Fianna Fail will organise in Northern Ireland, says Martin
Fianna Fail is planning to organise in Northern Ireland, contest elections and may even stand candidates for local councils next summer.
The Irish Independent reports that party leader Micheal Martin has told his national executive that preparations are at an advanced stage and an announcement is expected in September.
Talks on a linkage with the SDLP are continuing and it is unclear whether this would involve a merger, partnership or arm's-length co-operation.
The party's youth wing, Ogra Fianna Fail, has been pushing on organising north of the border and at a meeting of the national executive 12 days ago, it sought a full report on the issue.
Mr Martin told the executive talks with the SDLP were continuing and progress was being made.
"Mr Martin said he hoped an announcement on the issue can be made in September," one senior party source told the Irish Independent.
There is support in the Fianna Fail parliamentary party for organising north of the border.
The SDLP has been eclipsed by Sinn Fein and has had no seats in the Westminster parliament since the May 2017 election.
The source added: "It has 12 MLAs in the northern Assembly and a big number of councillors across the north.
"For all the problems and disadvantages, the SDLP still has a residual organisation."
Three Fianna Fail TDs said they supported the idea and that there was widespread support among other TDs and senators.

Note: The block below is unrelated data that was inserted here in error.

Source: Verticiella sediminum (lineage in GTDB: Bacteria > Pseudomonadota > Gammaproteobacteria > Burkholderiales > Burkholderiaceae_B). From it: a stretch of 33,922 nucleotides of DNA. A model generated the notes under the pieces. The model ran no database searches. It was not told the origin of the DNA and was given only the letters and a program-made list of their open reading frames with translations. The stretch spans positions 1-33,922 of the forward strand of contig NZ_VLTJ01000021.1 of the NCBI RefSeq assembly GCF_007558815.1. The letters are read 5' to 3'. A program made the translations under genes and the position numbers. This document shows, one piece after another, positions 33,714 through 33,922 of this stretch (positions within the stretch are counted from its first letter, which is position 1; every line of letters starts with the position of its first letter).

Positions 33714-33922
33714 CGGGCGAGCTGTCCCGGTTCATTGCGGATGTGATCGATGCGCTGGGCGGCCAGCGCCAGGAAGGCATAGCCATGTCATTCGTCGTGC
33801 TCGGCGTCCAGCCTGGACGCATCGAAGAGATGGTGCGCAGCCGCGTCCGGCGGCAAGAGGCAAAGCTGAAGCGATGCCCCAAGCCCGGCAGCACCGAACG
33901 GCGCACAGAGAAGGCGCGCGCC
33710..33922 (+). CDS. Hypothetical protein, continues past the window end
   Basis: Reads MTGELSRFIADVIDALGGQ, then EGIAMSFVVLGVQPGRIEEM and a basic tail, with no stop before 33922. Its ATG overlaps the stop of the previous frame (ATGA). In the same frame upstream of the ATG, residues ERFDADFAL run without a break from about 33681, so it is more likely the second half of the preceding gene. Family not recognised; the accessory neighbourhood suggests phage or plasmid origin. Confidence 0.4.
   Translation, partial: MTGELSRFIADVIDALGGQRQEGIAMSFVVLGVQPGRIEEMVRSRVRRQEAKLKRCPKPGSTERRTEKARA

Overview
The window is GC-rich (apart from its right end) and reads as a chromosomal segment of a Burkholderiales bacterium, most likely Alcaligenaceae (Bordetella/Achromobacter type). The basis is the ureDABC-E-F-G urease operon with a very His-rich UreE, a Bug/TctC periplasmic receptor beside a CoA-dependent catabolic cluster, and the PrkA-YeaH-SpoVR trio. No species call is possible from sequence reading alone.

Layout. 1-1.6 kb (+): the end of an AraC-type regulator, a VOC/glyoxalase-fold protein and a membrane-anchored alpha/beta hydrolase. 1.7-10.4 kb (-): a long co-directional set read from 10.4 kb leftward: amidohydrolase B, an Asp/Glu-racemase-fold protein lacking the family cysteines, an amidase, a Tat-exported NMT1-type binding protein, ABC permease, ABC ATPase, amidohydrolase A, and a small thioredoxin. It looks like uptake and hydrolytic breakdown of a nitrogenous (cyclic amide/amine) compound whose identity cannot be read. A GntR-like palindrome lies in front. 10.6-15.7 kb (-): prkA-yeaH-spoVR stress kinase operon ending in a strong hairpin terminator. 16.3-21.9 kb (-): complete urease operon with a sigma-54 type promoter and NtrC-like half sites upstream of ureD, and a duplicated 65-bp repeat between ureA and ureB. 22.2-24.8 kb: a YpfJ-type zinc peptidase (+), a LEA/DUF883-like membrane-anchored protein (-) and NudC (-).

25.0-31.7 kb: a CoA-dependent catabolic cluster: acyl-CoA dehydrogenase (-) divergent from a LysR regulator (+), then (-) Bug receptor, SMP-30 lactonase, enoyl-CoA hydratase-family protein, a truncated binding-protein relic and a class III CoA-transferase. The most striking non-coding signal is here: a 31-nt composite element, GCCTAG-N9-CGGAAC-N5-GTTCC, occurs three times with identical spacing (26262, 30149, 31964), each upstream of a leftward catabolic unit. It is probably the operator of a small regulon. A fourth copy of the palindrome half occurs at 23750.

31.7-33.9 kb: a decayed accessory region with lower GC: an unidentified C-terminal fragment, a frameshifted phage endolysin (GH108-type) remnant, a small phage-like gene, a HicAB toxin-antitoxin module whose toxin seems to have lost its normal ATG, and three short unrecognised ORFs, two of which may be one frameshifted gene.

However, news of the development comes amid growing fury inside the party at efforts by Taoiseach Leo Varadkar to get a guaranteed two-year extension to the arrangement which underpins the Fine Gael-led minority coalition.
That would postpone a general election - seen as inevitable by next spring at the latest - until summer 2020.
Mr Varadkar made his demand to the Fianna Fail leader during talks about the confidence-and-supply deal last Thursday.
He cited the need for political stability as Brexit talks enter a crucial phase.
Many leading figures in Fianna Fail allege Fine Gael later leaked the demand as part of a strategy to justify an early general election as it continues to lead in opinion polls and its rivals now appear ill-prepared.
The Behaviour & Attitudes poll for the The Sunday Times put Fine Gael on 34% to Fianna Fail's 21%, with Sinn Fein on 22%.
Fine Gael's continued high poll ratings has increased an appetite for an early general election within the party.